Referring to FIG. 3, there is shown one preferred embodiment for application of the zinc sulfide semi-transparent reflective coating 32 to the transfer film 20 according to the present invention. A thermally insulated heat box 60 is included within a vacuum chamber 62 with a vacuum of approximately 10-4 Torr. The heat box 60 includes a carbon crucible 66 in which is placed the material to be heated. In this case a very pure composition of zinc sulfide on the order of a 99.99% purity level is placed within the crucible. Zinc sulfide is a non-toxic and relatively inexpensive compound available in solid form usually as a coarse powder. The temperature in the heat box is raised gradually to a temperature of 1130° C. At this point the zinc sulfide appears to evaporate and will travel upwards through a narrow escape slot 68 in the heat box and condense on any material above the escape slot. In reality, zinc sulfide actually sublimes at temperatures above 1000° C., wherein the composition changes directly form a solid to a gas.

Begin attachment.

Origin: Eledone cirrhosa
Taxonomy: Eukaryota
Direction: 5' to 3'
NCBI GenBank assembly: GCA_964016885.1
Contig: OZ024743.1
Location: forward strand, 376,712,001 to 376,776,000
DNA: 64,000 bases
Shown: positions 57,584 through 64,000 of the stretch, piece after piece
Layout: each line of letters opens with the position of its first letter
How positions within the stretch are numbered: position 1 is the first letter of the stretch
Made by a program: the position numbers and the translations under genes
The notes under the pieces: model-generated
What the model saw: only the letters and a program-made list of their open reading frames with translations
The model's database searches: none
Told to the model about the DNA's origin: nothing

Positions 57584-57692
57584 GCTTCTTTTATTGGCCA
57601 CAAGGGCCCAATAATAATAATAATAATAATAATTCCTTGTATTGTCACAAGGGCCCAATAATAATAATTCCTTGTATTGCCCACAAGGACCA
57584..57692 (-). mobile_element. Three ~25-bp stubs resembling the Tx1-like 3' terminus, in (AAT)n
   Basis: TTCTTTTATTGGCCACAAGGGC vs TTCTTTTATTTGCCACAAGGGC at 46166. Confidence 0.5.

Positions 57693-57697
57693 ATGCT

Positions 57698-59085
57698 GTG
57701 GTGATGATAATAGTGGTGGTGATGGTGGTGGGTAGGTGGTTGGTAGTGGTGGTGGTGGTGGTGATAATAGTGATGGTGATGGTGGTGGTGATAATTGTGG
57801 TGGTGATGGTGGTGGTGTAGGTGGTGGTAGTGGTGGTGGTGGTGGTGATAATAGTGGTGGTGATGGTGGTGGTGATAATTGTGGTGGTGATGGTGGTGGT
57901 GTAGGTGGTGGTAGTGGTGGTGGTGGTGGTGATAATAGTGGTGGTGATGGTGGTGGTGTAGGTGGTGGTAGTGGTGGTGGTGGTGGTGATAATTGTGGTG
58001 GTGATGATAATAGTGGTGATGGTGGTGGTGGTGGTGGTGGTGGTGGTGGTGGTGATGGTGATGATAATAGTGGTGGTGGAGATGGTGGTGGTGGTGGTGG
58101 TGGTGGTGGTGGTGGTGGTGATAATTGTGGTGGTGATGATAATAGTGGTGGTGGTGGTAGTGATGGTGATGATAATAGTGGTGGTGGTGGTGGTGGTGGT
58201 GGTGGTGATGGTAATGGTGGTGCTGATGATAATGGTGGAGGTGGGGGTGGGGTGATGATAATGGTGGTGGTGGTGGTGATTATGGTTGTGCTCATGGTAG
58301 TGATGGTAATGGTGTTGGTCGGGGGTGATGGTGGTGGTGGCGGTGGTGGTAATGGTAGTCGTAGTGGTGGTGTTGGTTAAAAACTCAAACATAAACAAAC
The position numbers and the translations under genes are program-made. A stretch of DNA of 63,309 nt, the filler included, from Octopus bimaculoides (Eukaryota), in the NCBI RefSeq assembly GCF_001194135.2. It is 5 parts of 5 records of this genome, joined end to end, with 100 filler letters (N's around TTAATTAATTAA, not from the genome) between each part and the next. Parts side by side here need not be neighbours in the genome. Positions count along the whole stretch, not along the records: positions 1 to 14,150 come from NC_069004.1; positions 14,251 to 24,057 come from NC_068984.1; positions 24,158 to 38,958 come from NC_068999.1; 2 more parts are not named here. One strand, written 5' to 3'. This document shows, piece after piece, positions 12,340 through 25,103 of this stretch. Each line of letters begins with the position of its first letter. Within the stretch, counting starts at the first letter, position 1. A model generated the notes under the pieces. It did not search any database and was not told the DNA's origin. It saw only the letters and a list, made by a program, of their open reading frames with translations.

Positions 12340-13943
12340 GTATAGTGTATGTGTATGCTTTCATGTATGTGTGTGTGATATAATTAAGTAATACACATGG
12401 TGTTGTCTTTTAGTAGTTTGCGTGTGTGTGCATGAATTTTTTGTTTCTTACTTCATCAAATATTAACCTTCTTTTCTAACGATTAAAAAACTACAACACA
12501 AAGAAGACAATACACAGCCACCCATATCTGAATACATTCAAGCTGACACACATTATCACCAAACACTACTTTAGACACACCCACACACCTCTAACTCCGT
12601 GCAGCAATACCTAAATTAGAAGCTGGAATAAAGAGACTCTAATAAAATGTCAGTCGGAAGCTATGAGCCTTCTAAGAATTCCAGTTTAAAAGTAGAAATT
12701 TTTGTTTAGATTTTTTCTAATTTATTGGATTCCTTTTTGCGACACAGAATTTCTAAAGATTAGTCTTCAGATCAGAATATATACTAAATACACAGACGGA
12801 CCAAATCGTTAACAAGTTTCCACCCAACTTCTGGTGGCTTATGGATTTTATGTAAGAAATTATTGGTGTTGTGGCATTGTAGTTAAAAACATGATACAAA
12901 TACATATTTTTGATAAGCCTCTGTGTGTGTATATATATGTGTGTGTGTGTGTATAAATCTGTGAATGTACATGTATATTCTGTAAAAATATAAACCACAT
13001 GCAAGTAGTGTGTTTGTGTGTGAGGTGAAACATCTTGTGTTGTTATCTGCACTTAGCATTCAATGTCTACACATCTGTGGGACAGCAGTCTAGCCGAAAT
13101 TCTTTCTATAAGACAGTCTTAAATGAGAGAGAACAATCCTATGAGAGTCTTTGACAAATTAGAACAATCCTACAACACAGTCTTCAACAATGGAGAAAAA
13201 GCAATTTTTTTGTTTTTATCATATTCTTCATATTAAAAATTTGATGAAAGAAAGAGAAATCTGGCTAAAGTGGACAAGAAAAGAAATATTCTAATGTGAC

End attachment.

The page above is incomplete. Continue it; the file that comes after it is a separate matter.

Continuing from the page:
A transfer web 70 of transfer film 20 within the vacuum chamber 62 is passed directly over the escape slot 68 in the heat box and onto a take up roll 72. The transfer film interacts with an intermediate drum 74 which is chilled to a temperature below ambient. The sublimated zinc sulfide then condenses onto the transfer film 20 which is passing over the escape slot in the heat box. Presence of the chilled drum lowers the temperature of the film from the transfer web and greatly improves the adherence characteristics.